Spikiest Dinosaur

Flexible armored bands

Flexible armored bands

Dinosaur With Long Tail

Dinosaur fossils often show evidence of fighting in the form of broken bones

Diplodocus may have flicked its long tail like a whip, causing serious damage to attackers.

Dinosaur fossils often show evidence of fighting in the form of broken bones

Like some dinosaurs, modern iguanas have a row of spikes on their necks and backs to deter attacks from predators.

Land iguana

Land iguana

How useful were massive claws?

| A Therizinosaurus had three huge, lethal-looking claws on each hand. However, some experts think the claws were too blunt to be used as weapons. Instead, they may have been used for feeding—to pluck foliage from trees or to rip open the nests of termites. If so, how this dinosaur defended itself remains a mystery.

Which was the spikiest dinosaur?

Kentrosaurus, meaning "spiked lizard," was certainly one of the spikiest. It was an East African stegosaur, which measured about 16 ft (5 m) long. Pairs of bone plates protected its neck, shoulders, and back. Six pairs of spikes—each of which was up to 2 ft (60 cm) in length—adorned its lower back and tail. Kentrosaurus would have used these spikes to fend off theropods, such as Allosaurus.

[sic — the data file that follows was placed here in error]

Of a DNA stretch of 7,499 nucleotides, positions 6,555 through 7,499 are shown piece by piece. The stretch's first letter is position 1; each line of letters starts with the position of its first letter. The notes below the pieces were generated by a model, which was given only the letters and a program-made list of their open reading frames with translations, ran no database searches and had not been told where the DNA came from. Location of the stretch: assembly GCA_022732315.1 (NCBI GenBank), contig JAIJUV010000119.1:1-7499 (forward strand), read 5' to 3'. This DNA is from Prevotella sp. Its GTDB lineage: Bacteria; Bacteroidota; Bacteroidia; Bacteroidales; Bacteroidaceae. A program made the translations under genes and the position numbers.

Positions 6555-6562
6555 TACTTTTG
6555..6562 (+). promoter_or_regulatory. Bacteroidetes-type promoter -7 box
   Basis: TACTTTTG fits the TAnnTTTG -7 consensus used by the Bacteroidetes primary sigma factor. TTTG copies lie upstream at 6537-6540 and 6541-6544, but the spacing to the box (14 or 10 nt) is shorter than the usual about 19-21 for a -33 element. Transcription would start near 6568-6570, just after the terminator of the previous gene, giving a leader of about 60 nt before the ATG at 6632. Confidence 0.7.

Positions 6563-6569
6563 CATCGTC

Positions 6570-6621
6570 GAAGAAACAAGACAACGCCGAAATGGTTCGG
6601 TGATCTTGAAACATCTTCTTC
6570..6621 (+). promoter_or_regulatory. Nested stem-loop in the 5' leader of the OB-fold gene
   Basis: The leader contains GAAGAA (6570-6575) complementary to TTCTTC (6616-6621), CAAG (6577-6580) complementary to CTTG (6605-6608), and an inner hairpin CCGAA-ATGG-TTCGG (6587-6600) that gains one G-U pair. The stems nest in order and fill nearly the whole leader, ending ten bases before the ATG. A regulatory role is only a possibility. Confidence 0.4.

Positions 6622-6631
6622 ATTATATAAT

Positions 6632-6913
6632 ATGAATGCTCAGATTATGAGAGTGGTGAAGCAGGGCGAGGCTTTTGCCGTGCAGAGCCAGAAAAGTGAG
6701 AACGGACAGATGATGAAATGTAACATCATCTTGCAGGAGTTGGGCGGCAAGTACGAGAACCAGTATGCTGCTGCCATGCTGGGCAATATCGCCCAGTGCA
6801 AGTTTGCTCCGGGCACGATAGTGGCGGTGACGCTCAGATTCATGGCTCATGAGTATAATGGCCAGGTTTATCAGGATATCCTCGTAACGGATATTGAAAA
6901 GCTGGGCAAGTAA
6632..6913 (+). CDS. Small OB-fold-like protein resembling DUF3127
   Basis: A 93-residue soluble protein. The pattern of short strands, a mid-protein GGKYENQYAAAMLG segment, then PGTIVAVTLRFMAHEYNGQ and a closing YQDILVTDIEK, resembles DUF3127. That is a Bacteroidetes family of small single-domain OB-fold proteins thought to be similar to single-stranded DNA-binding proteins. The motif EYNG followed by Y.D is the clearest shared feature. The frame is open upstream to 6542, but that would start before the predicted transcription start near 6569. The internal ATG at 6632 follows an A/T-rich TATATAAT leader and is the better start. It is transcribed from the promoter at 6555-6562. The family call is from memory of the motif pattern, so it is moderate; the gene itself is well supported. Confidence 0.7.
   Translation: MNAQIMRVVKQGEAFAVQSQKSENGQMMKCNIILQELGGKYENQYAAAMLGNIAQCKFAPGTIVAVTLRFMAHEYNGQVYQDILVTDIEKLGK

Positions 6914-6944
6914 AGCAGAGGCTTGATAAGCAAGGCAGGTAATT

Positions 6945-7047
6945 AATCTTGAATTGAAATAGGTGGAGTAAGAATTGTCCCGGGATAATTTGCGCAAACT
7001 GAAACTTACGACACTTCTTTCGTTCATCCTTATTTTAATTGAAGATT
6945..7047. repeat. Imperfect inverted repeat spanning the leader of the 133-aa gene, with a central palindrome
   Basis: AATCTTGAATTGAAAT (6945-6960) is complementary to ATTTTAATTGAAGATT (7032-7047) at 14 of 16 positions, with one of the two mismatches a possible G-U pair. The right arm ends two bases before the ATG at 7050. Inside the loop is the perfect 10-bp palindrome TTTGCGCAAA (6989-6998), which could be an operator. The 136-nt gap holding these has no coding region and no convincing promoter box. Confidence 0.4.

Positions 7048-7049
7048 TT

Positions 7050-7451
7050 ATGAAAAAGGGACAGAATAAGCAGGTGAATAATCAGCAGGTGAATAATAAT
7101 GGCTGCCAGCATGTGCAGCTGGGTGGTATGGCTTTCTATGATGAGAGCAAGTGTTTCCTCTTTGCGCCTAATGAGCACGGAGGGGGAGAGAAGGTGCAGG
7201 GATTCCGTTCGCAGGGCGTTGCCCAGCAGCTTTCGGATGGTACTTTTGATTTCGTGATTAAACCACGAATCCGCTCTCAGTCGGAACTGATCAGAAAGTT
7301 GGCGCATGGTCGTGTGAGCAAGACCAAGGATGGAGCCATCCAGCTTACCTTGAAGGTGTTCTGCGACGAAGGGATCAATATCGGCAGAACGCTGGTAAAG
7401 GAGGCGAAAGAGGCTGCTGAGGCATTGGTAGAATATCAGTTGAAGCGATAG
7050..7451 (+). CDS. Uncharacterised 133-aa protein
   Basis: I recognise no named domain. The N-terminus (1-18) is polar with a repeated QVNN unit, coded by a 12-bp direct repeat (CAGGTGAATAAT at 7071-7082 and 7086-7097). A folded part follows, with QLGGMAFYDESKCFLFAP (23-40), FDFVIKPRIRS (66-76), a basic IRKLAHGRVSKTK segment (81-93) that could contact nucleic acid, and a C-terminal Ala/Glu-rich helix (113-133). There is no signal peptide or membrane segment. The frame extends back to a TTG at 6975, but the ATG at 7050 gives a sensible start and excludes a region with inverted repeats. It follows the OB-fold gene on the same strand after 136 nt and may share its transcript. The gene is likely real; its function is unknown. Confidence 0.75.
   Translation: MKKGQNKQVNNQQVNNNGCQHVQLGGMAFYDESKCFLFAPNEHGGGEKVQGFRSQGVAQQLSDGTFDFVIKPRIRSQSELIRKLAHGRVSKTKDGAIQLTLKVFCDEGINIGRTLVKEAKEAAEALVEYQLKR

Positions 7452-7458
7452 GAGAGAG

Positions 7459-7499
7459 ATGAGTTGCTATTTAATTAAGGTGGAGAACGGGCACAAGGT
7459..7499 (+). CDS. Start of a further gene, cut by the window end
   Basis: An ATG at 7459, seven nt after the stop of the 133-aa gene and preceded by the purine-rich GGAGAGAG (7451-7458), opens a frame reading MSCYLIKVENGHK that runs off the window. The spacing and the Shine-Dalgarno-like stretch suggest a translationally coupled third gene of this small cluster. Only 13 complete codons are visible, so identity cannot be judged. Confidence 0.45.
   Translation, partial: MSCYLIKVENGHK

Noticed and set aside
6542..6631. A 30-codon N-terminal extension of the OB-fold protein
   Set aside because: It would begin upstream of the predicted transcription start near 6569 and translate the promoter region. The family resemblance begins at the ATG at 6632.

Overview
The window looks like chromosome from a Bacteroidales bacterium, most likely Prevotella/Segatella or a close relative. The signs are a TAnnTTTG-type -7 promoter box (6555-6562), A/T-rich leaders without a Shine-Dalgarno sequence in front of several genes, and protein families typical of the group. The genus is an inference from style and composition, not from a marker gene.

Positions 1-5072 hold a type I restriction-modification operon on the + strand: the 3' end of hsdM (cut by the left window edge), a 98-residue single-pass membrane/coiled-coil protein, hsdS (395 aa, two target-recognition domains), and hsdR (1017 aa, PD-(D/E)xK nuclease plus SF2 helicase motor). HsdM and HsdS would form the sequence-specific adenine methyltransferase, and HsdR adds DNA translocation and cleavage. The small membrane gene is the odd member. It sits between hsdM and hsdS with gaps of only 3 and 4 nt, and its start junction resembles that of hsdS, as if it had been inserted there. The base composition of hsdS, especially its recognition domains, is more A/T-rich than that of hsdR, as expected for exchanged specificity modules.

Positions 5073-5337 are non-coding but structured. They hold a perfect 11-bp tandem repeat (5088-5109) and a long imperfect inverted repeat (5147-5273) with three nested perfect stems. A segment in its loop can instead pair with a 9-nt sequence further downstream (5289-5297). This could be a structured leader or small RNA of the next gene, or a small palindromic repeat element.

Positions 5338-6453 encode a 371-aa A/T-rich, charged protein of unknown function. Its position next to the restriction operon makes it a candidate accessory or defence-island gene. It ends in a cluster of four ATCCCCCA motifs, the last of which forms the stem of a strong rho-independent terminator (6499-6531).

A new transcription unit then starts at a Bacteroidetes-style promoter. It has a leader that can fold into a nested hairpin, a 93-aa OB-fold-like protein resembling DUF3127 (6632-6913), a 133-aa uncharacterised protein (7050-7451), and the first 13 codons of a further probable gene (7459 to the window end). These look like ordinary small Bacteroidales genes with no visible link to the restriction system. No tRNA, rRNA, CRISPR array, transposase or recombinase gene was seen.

Which dinosaur had a thumb spike?

| A Iguanodon was a large herbivore without spines, plates, or claws. Its only defensive weapon was a single long spike on each thumb. Paleontologists believe this dinosaur may have jabbed at attacking theropods with the spike. Iguanodon had unusually flexible hands and was able to grasp food in its fingers.

tijH

tijH

Dinosaur With Thumb Spike
Thumb spike up to 6 in (15 cm) in length

Neck scutes

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  • Ralph
    What was the spikiest dinosaur?
    9 years ago

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